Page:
The charges include bank fraud, conspiracy to commit wire fraud, and violating the International Emergency Economic Powers Act.

A separate case filed in Washington state charges Huawei with stealing trade secrets from T-Mobile.

Meng Wanzhou, the company’s chief financial officer, was arrested in Canada on Dec. 1. Prosecutors allege she committed fraud by misleading American banks about Huawei’s business deals in Iran.

Prosecutors charge Huawei used a Hong Kong shell company to sell equipment in Iran in violation of U.S. sanctions.

Huawei is the world’s biggest supplier of network gear used by phone and internet companies.

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24 Million Mortgage And Bank Loan Documents Leaked Online

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A trove of more than 24 million financial and banking documents, representing tens of thousands of loans and mortgages from some of the biggest banks in the U.S., has been found online after a server security lapse.

The server, running an Elasticsearch database, had more than a decade’s worth of data, containing loan and mortgage agreements, repayment schedules and other highly sensitive financial and tax documents that reveal an intimate insight into a person’s financial life.

But it wasn’t protected with a password, allowing anyone to access and read the massive cache of documents.

It’s believed that the database was only exposed for two weeks — but long enough for independent security researcher Bob Diachenko to find the data. At first glance, it wasn’t immediately known who owned the data. After we inquired with several banks whose customers information was found on the server, the database was shut down on January 15.

With help from TechCrunch, the leak was traced back to Ascension, a data and analytics company for the financial industry, based in Fort Worth, Texas. The company provides data analysis and portfolio valuations. Among its services, the Ascension converts paper documents and handwritten notes into computer-readable files — known as OCR.

It’s that bank of converted documents that was exposed, Diachenko said in his own write-up.

Sandy Campbell, general counsel at Ascension’s parent company, Rocktop Partners, which owns more than 46,000 loans worth $4.4 billion, confirmed the security incident to TechCrunch, but said its systems were unaffected.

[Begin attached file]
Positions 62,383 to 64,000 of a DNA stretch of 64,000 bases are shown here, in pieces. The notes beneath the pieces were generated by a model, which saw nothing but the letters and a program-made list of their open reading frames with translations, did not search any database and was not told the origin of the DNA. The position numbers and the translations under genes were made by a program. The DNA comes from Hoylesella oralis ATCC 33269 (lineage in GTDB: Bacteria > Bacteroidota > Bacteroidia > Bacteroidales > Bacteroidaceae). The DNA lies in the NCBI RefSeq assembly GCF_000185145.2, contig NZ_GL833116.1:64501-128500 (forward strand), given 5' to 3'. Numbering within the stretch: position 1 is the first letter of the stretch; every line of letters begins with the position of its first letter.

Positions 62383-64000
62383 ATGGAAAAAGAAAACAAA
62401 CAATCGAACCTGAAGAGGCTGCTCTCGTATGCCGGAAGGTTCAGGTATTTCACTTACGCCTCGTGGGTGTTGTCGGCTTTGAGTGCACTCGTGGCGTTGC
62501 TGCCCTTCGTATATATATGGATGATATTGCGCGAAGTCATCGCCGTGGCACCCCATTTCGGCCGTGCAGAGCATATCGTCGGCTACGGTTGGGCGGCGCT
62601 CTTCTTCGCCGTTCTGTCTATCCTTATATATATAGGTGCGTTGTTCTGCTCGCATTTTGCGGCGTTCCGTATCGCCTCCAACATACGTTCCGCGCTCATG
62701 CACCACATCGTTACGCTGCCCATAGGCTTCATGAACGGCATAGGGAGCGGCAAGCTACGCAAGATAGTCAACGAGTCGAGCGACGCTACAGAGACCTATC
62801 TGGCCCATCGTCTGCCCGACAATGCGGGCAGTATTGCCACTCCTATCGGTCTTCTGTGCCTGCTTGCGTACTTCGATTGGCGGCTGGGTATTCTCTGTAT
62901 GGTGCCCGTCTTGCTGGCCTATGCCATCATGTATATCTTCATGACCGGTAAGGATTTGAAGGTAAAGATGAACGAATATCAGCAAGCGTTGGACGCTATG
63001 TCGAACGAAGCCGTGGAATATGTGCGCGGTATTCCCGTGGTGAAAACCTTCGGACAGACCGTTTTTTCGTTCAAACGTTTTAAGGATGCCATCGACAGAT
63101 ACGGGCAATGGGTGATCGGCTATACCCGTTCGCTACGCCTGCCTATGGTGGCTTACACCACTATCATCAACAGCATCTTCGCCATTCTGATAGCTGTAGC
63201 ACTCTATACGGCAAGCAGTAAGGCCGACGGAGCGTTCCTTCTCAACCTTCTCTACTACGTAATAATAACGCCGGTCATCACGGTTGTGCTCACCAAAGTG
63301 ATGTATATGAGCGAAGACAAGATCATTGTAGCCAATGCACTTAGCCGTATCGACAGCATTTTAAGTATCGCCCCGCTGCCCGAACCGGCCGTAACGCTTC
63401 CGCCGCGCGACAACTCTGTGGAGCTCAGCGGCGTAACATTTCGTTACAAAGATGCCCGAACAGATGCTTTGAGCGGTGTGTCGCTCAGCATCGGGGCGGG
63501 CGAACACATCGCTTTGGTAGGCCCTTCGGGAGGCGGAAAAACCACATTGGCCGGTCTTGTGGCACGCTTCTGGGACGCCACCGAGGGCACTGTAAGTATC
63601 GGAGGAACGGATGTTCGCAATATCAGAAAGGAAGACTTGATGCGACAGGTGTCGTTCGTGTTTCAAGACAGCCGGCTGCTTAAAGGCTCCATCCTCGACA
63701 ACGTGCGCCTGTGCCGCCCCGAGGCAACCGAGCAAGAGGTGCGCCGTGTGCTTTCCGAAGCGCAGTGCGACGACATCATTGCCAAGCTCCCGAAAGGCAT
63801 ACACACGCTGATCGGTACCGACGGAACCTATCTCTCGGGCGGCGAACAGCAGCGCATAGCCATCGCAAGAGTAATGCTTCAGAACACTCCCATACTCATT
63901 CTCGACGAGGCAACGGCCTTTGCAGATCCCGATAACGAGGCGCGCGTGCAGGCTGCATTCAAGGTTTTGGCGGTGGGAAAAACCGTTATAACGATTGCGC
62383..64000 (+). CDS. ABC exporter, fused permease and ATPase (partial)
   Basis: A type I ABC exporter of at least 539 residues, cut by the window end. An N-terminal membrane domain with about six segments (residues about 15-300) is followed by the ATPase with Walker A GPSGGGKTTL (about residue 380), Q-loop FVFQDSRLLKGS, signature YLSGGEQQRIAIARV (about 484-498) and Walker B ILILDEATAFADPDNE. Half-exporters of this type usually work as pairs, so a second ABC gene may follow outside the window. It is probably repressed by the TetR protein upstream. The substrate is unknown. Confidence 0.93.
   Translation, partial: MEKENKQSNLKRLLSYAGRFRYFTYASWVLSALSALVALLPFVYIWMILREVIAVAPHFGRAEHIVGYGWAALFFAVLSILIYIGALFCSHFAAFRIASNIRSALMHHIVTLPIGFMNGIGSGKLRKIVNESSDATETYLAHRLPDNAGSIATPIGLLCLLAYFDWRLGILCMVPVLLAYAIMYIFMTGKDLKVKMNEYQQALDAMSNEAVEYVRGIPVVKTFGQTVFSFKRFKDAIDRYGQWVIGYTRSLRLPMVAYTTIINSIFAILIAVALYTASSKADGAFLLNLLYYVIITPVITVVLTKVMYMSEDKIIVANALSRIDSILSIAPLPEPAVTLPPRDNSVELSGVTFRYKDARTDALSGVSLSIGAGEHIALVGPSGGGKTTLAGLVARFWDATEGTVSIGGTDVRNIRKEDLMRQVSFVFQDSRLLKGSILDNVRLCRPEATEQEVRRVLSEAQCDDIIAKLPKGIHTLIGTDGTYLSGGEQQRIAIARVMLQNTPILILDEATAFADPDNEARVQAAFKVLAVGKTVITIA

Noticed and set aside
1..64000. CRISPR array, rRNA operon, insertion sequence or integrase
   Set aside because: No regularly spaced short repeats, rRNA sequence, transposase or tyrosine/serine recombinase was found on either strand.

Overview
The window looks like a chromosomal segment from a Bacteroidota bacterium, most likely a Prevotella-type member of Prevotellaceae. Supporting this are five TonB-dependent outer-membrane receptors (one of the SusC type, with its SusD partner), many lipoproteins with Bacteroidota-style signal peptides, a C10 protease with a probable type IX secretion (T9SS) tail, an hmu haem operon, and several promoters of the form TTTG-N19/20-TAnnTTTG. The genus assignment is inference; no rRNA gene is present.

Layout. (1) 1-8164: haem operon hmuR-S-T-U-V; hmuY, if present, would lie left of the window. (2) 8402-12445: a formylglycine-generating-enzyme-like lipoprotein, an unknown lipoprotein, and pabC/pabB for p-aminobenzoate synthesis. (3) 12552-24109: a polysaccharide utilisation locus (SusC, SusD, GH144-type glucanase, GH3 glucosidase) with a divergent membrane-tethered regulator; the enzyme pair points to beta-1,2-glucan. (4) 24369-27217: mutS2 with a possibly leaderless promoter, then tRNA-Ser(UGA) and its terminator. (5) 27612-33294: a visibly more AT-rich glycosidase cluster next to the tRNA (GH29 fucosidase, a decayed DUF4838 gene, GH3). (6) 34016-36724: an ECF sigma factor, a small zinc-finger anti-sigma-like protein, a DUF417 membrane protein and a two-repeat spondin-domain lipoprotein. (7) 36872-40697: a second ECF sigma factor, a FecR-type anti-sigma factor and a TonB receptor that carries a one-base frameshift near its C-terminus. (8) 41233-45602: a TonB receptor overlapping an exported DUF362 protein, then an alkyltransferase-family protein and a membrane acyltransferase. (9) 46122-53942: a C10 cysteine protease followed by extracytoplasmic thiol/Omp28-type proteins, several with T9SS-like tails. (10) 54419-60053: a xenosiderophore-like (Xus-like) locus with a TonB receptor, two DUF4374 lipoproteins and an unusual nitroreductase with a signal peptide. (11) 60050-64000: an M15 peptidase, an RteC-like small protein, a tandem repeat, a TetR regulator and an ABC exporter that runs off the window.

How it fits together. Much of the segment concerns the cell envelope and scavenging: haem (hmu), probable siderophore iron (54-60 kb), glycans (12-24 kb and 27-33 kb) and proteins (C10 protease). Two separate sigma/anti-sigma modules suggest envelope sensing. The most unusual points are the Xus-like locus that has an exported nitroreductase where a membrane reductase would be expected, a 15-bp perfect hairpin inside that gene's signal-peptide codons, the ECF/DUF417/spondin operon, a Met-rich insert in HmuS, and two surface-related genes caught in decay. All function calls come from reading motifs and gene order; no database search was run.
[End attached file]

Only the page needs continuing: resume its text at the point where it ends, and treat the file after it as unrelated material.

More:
“On January 15, this vendor learned of a server configuration error that may have led to exposure of some mortgage-related documents,” he said in a statement. “The vendor immediately shut down the server in question, and we are working with third-party forensics experts to investigate the situation. We are also in regular contact with law enforcement investigators and technology partners as this investigation proceeds.”

An unspecified portion of the loans were shared with the contractor for analysis, the statement added, but couldn’t immediately confirm how many loan documents were exposed.

TechCrunch has learned that the vendor is New York-based company OpticsML. Efforts to reach the company were unsuccessful. Its website is offline and its phone number was disconnected from service.

In a phone call, Campbell confirmed that the company will inform all affected customers, and report the incident to state regulators under data breach notification laws.

From our review, it was clear that the documents pertain to loans and mortgages and other correspondence from several of the major financial and lending institutions dating as far back as 2008, if not longer, including CitiFinancial, a now-defunct lending finance arm of Citigroup, files from HSBC Life Insurance, Wells Fargo, CapitalOne and some U.S. federal departments, including the Department of Housing and Urban Development.

Some of the companies have long been defunct, after selling their mortgage divisions and assets to other companies.

Though not all files contained the highly sensitive and personal data points, we found: names, addresses, birth dates, Social Security numbers and bank and checking account numbers, as well as details of loan agreements that include sensitive financial information, such as why the person is requesting the loan.

Some of the documents also note if a person has filed for bankruptcy and tax documents, including annual W-2 tax forms, which are targets for scammers to claim false refunds.

But the database stored documents in a random order, and were not easily followable or presented in an easy to read or formatted way, making it difficult to follow from one document to another, said Diachenko.

We verified the authenticity of data by checking a portion of names in the database with public records.

“These documents contained highly sensitive data, such as Social Security numbers, names, phones, addresses, credit history and other details which are usually part of a mortgage or credit report,” Diachenko told TechCrunch. “This information would be a gold mine for cyber criminals who would have everything they need to steal identities, file false tax returns, get loans or credit cards.”

Although the documents originate from these financiers, one bank — Citi, which helped to secure the data — said it had no current relationship with the company.